To be set free from the many social ills that beset our land it is going to take courage! So too overcome the demons within and without we must pray for courage.

“Courage, then, is the place where change begins. As Katharine Butler Hathaway wrote, “If you let fear of consequence prevent you from following your deepest instinct, then your life will be safe, expedient and thin. Courage is the first requirement to start a new life…”

Graced to be courageous, Alan


Corruption within and without … Statement from the Presiding Bishop of the Methodist Church of Southern Africa.

The Methodist Church of Southern Africa joins all our partners in faith in endorsing the anti-corruption marches set to take place on 30 September in Pretoria, Cape Town and Durban.

Corruption is rampant in every aspect of our lives including the private sector, business and government; it is a silent cancer that is mercilessly eating away at the very soul of our nation. Materialism at whatever the cost has become the dominant culture and impunity a way of life. Enough is enough!

We repent of any corruption that may exist within our ranks and call for reform within the church as we commit to pray and act against this pervasive evil that if not curbed will be the downfall of all our institutions and eventually our very economy.

In the wake of the numerous scandals that have bedevilled South Africa with no evident resolutions, the time has come for all citizens to take back their power and hold everyone in any form of leadership accountable to promote good stewardship and good governance.

We, call all Methodists to exercise their consciences in support of the march and other anti-corruption campaigns and to speak out against dishonesty, fraud and any forms of duplicity at every opportunity.

May the Lord help us,
Bishop Ziphozihle Siwa

Hinges of History

Hinges of History

September 27, 2015  |  Ordinary Days of the Spirit, Sunday Letter  |  Comments Off on Hinges of History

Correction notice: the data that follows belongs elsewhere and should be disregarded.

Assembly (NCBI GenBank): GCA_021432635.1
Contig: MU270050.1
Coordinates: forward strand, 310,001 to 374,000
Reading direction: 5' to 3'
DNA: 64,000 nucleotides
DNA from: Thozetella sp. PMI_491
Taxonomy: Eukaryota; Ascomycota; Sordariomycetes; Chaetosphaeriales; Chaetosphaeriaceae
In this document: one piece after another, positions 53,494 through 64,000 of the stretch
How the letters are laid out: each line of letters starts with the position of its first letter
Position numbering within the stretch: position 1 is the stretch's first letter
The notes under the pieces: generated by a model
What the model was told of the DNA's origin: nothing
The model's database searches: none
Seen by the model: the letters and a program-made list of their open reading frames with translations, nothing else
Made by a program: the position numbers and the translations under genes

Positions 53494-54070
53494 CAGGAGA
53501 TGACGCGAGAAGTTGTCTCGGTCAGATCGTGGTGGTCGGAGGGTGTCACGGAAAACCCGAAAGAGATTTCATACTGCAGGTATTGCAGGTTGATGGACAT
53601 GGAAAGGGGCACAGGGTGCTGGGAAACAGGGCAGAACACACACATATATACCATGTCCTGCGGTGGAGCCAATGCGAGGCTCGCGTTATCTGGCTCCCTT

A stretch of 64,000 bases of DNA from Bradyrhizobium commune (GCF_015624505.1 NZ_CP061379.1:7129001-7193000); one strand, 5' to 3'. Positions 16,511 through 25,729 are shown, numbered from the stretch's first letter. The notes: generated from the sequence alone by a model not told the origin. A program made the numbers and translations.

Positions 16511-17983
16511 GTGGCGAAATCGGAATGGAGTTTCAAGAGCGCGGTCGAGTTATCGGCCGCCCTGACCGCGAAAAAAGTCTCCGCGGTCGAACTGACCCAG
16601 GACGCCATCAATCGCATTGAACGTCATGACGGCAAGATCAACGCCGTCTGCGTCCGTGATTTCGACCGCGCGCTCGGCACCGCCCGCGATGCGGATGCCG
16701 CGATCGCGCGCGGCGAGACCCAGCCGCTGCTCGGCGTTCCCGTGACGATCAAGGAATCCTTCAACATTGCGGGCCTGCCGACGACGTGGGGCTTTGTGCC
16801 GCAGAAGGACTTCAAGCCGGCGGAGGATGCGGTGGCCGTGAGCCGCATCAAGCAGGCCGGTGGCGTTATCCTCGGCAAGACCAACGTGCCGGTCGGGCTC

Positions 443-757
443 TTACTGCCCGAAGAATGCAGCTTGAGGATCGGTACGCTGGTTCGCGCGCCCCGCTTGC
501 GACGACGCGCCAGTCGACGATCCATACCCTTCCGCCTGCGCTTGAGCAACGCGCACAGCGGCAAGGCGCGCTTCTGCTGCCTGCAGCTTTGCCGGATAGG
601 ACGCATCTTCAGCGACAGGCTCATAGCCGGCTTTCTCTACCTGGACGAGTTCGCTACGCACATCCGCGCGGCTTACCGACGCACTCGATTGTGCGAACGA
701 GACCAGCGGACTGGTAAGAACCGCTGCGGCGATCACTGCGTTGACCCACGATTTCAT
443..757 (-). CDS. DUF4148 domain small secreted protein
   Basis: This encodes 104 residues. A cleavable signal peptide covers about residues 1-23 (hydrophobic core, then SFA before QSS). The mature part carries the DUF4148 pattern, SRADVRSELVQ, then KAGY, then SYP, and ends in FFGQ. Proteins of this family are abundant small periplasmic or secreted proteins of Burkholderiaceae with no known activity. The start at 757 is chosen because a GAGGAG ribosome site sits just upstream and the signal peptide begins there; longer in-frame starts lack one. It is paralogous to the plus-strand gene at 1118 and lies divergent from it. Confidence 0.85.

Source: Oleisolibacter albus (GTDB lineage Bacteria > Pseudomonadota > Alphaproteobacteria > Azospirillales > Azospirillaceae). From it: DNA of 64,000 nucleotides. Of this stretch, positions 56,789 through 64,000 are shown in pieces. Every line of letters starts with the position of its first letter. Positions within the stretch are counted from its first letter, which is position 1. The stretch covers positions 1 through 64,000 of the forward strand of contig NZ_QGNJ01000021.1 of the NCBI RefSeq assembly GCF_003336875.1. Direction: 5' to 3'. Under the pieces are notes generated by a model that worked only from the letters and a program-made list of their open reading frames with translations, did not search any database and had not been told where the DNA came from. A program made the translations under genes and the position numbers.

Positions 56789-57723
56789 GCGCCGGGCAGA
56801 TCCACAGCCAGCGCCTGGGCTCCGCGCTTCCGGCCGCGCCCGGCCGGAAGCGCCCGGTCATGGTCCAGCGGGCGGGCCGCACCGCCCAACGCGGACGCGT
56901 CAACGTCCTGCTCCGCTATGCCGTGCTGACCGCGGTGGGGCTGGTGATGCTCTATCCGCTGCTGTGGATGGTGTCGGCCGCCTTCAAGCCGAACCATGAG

Grace and peace to you …

Phyllis Tickle died this past week at the age of 81. She was known for her teaching on emerging Christianity and dedication to marked hour prayer. The image of Phyllis is taken with another well-known Christian thinker, Nadia Bolz-Weber who is often called the tattoo-loving Lutheran pastor. What I love about this image is that it shows two leaders from different generations embracing the beauty of the other. There is a sense that what these two women did to cross their generational and experiential divides is prophecy for the Church at large today.

God is always turning a page in every generation and our work is to be listening for the direction God is moving, so that our way does not get lost from the way that God is giving birth to in the new. When the hinges of history turn in communities of faith, the door opens with the work that begins on our knees in prayer and unfolds through a journey that shapes the next course of human history. It is exciting stuff!

Many of those who shared comments about Phyllis in celebrating her life named that she lived with hope always believing that the Holy Spirit was up to something just around the corner. I believe this too! Around every corner is an opportunity for us to witness a beautiful expression of the love of God alive in the world.

Before Phyllis died, I was in the midst of reading the Mystic way of evangelism by Elaine Heath. She and Phyllis are similar thinkers. They are both strong believers in the practice of prayer and both understand the Church to be most alive when it engages in community and is at work on the margins. Heath communicates an understanding of the Church being in what she describes as the dark night of the soul. She argues that what is needed are leaders who can lead their congregations like the Mystics of old to re-imagine the present and future for the Church.

There is a sense that the Holy Spirit is doing something new in the life of the Church at large as well as in the life of Central Methodist Mission. I know this without a doubt because the Holy Spirit is always stirring up something new. There is a rich history connected to this place that is the DNA — the dust in the ground that God will draw from with anything new born along the way. As a community, we have an opportunity coming up in October to gather as a church family, listen to some of the stories from the past, and allow space for what God might be speaking to us today. Phyllis Tickle was also described to have eyes that danced. May we find our eyes dancing with dreams of all God is calling this community to in the days ahead!

With you on the journey, Michelle.


We thank God for the gift of over 150 people walking to celebrate recovery on Heritage Day!

May the journey towards new life continue for all of us!

Vulnerability

Vulnerability

September 20, 2015  |  Ordinary Days of the Spirit, Sunday Letter  |  Comments Off on Vulnerability

Grace and peace to you …